Ben Brett and Dina Ahram will present on Sept 15th in 2-501BSB at noon

Background on Ben Brett’s talk 

Development of Tools and Techniques for Comparative Oncogenomics using Transposon Mutagenesis
Cancer is a complex disease normally caused by somatic mutations. To identify these somatic mutations the patient’s genome needs to be sequenced twice, normal and tumor samples. To decrease the cost and difficulty to identify the causative mutations, model organisms can be used. Insertion mutagenesis allows for tissue specific activation and allows for rapid identification of mutation sites. However, the model needs to be validated. This includes identifying clonally expanded integration sites, causative genes, and any biases present in the system. To this end, we determined that the distribution of reads vs integration sitesfits a negative binomial, which can be used to identify clonality cutoffs. Causative genes can be identified by using a combination of a Monte Carlo based simulation and a gene base Chi-Squared test. We have determined that the donor chromosome has more integration than expected by chance and that by identifying the clonal integrations independently, the integrations can be saved Future work will determine if there are any biases in the rest of the genome.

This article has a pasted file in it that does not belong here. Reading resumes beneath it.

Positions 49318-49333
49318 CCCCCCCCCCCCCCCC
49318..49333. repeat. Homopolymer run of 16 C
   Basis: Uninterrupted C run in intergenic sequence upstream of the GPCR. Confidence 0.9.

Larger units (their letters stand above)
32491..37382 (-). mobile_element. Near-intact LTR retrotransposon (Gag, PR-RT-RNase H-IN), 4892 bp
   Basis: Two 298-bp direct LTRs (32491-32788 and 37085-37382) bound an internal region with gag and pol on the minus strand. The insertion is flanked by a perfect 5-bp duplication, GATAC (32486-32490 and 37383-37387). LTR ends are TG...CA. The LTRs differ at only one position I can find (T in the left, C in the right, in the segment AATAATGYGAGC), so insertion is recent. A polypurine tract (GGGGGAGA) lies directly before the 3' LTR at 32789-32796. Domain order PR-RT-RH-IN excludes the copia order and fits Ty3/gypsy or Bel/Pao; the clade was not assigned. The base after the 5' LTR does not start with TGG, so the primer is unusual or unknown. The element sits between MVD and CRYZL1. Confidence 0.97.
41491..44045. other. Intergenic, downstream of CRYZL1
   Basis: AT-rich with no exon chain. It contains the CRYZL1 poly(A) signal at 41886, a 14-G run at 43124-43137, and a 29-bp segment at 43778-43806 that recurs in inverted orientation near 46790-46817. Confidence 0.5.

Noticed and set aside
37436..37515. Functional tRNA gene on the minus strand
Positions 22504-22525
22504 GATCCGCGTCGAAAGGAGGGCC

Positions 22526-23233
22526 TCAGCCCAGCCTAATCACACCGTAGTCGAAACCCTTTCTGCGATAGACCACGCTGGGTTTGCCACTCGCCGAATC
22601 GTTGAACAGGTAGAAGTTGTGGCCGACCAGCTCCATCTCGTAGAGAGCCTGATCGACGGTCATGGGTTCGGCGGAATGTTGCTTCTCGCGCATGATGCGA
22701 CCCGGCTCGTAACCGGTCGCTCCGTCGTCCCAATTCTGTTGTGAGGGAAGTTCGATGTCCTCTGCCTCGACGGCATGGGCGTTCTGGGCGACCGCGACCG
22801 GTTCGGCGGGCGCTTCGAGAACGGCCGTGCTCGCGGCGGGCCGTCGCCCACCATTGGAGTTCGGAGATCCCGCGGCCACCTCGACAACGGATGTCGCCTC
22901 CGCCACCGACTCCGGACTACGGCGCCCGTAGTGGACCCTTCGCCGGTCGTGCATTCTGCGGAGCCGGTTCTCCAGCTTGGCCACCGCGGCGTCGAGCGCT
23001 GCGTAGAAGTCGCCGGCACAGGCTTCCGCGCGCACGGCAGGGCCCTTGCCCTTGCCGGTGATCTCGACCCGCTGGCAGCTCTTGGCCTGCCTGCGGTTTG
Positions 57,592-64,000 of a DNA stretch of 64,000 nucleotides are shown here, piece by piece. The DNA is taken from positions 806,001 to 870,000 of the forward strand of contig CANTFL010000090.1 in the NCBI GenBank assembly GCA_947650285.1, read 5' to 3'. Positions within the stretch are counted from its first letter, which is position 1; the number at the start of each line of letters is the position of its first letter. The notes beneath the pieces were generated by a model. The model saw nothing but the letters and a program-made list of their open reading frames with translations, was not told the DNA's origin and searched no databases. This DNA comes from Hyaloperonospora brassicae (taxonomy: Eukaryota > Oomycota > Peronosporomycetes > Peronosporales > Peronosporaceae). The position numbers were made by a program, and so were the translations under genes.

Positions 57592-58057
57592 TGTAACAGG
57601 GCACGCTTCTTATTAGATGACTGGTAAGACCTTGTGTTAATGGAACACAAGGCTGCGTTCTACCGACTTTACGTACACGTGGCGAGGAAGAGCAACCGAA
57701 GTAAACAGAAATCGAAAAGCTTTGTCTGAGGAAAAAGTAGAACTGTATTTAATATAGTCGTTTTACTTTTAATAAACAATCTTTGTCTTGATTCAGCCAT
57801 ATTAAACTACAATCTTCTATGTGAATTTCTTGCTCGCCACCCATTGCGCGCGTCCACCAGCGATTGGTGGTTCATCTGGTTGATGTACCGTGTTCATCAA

Background on Dina Ahram’s talk 

Clinical and Genetic Investigation of Familial Angle-Closure Glaucoma in the Basset Hound

Primary angle closure glaucoma (PACG) is an optic neuropathy marked by progressive retinal ganglion cell degeneration, cupping of the optic nerve head and subsequent loss of vision in association with a gradual increase in intraocular pressure (IOP).  The condition is most commonly caused as a result of the collapse of the irido-corneal angle due to the movement of the root of the iris anteriorly towards the cornea. We have identified a number of Basset Hound pedigrees with characteristic PACG that in many aspects recapitulates the clinical PACG phenotype observed in human patients. The condition in Basset Hounds appears at variable ages of onset, segregates in an autosomal recessive manner and displays complete penetrance. Our goal is to utilize the Basset Hound PACG model in order to characterize and better understand the pathophysiology of PACG and its predisposing risk factors. We are uniquely positioned to achieve our goal through a combination of high density mapping of genetic markers, as well as analysis of multiple quantitative traits, copy number variations and gene expression changes in PACG Basset Hound pedigrees, which may enable us to identify the gene or gene network implicated in PACG. Once identified, we aim to characterize the role of this gene in PACG through molecular and protein functional studies. Ultimately, we anticipate for these studies to provide valuable insight into the pathophysiology and genetics of human PACG. 


Posted on September 12, 2011, in Student Seminar. Bookmark the permalink. Leave a comment.

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